Tipping points are all around!

Posted by Ellen Hume

I feel it in my fingers

I feel it in my toes

Tipping points are all around me

And so the feeling grows!

It’s not quite as catchy as the original (Love is all around), and probably just as awkward as the Love Actually Billy Mack version (Christmas is all around), but it does make my point that tipping points are all around us, often without us realising.

The world around us is made up of lots and lots of systems and many of these are classed as ‘complex’. Complex systems can have tipping points, where unexpected behaviour and sudden large changes can result from seemingly small actions due to interactions between parts of the system. This is often difficult to anticipate as studying parts of the system separately doesn’t tell us how the system is going to behave as a whole (concept of emergence).

In my previous blog (The point of collapse), I gave the example of an environmental tipping point involving our freshwater ecosystems in New Zealand tipping suddenly into a degraded unhealthy state from gradual changes to the surrounding land. However, as complex systems can include anything from ecosystems, politics, economy and cities, to the human body and the individual cells that compose it, tipping points (both positive and negative) can also be found in these systems.

Here are some real-world examples:

If you are interested in social tipping points I’d recommend reading Malcolm Gladwell’s book The Tipping Point or checking out one of the many summaries out there like this.

So what examples of tipping points have you seen around you? What could you do to encourage positive tipping points or halt negative ones? Do you feel like singing out about them? I feel it in my fingers, I feel it in my toes, tipping points are all around me, and so the feeling grows… Maybe, just maybe, it’ll catch on!

Ellen Hume

Ellen Hume is a University of Auckland PhD student funded by Te Pūnaha Matatini Centre of Research Excellence. Her project is looking at tipping points in complex systems to enable better risk-based decision making, with supervision from Cate Macinnis-Ng and Shaun Hendy.

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Bioacoustics tools- listening to the inner lives of animals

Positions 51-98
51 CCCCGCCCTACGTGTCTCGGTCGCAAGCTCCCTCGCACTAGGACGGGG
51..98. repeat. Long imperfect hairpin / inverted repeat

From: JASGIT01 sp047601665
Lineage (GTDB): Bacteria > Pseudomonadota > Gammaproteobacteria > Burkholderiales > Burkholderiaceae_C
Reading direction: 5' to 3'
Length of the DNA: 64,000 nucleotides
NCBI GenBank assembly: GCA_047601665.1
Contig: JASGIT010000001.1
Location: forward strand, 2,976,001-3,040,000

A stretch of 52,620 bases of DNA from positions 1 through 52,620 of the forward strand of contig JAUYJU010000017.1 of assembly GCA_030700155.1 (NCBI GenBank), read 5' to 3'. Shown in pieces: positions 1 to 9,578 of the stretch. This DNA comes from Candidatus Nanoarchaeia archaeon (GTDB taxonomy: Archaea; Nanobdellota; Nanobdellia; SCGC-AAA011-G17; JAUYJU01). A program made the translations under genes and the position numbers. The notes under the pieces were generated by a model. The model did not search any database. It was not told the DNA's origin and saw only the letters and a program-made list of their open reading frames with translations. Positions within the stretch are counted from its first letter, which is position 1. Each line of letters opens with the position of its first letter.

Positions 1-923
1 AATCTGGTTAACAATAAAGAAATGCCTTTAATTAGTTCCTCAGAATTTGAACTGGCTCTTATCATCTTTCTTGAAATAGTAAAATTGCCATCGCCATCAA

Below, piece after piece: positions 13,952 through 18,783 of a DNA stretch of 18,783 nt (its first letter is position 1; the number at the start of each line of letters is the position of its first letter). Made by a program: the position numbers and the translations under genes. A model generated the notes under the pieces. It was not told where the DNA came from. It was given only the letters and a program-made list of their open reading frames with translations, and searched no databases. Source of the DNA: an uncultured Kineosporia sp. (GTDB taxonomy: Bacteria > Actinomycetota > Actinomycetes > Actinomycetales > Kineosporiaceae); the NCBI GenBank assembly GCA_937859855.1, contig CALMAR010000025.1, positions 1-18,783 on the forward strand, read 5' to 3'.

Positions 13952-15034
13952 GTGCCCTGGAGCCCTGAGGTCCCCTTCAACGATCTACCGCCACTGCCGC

Posted by Ines Geraldine Moran

Birds’ melodious songs, bats’ echolocations, insects’ crackling lisps and shuffles are sounds heard in nature that have fascinated humans for many centuries. Bioacoustics, the science of natural sounds produced by living organisms, is a relatively new field of science that has become central to the study of linguistics, animal behaviour, animal ecology and animal conservation. 

Prior to any technological tools in the field of bioacoustics, scientists described animal sounds using various medium such as music notes, intricate words, or onomatopoeia with letter combinations that attempted to reproduce particular sounds. In order to accurately identify sounds in nature, scientists needed detailed behavioural notes associated to phonetic references. One may imagine how difficult it would have been to walk in a forest and try to detect an animal sound described as Grea-deal for example. For the curious minds, Greadeal was a phonetic sound that referred to Alder Flycatchers from Massachusetts.

Beethoven’s pastoral Symphony No. 6 in F major ends with instrumental European birdsongs from the nightingale (flute), the quail (oboe), and the cuckoo (clarinets) (here respectively denoted with the German translation Nachtigall, Wachtel and Kukuk). Image from muswrite.blogspot.com

Like with many advances in science, new technologies often play an essential role in making new discoveries. In the mid 20s century, a technological revolution changed how scientists studied animal sounds. In 1950s with the invention of recorders and sound visualization tools, a new era in the field of bioacoustics began. Thanks to these devices, scientists could record and visualize sounds of wild species. A new window in the inner lives of animals opened up to scientists. For the first time, scientists could record and measure complex vocalizations and repertoires, vocal differences between individuals, sound variation throughout seasons or even vocalizations produced during specific breeding stages in wild animals. With these technologies, new horizons opened up in linguistics, animal behaviour, animal ecology and conservation. For example, new sound libraries, like the Macaulay Library, have built up impressive collections of animal sounds from the wild. Playback experiments, in which animal sounds are played back to live animals, became a common technique for wildlife biologists and allowed researchers to answer new questions about animal behaviour. Later, automated recorders, devices left in nature for long periods of time, allowed researchers to record the sounds of habitats known as soundscapes, which in return provided important information about the health of ecosystems.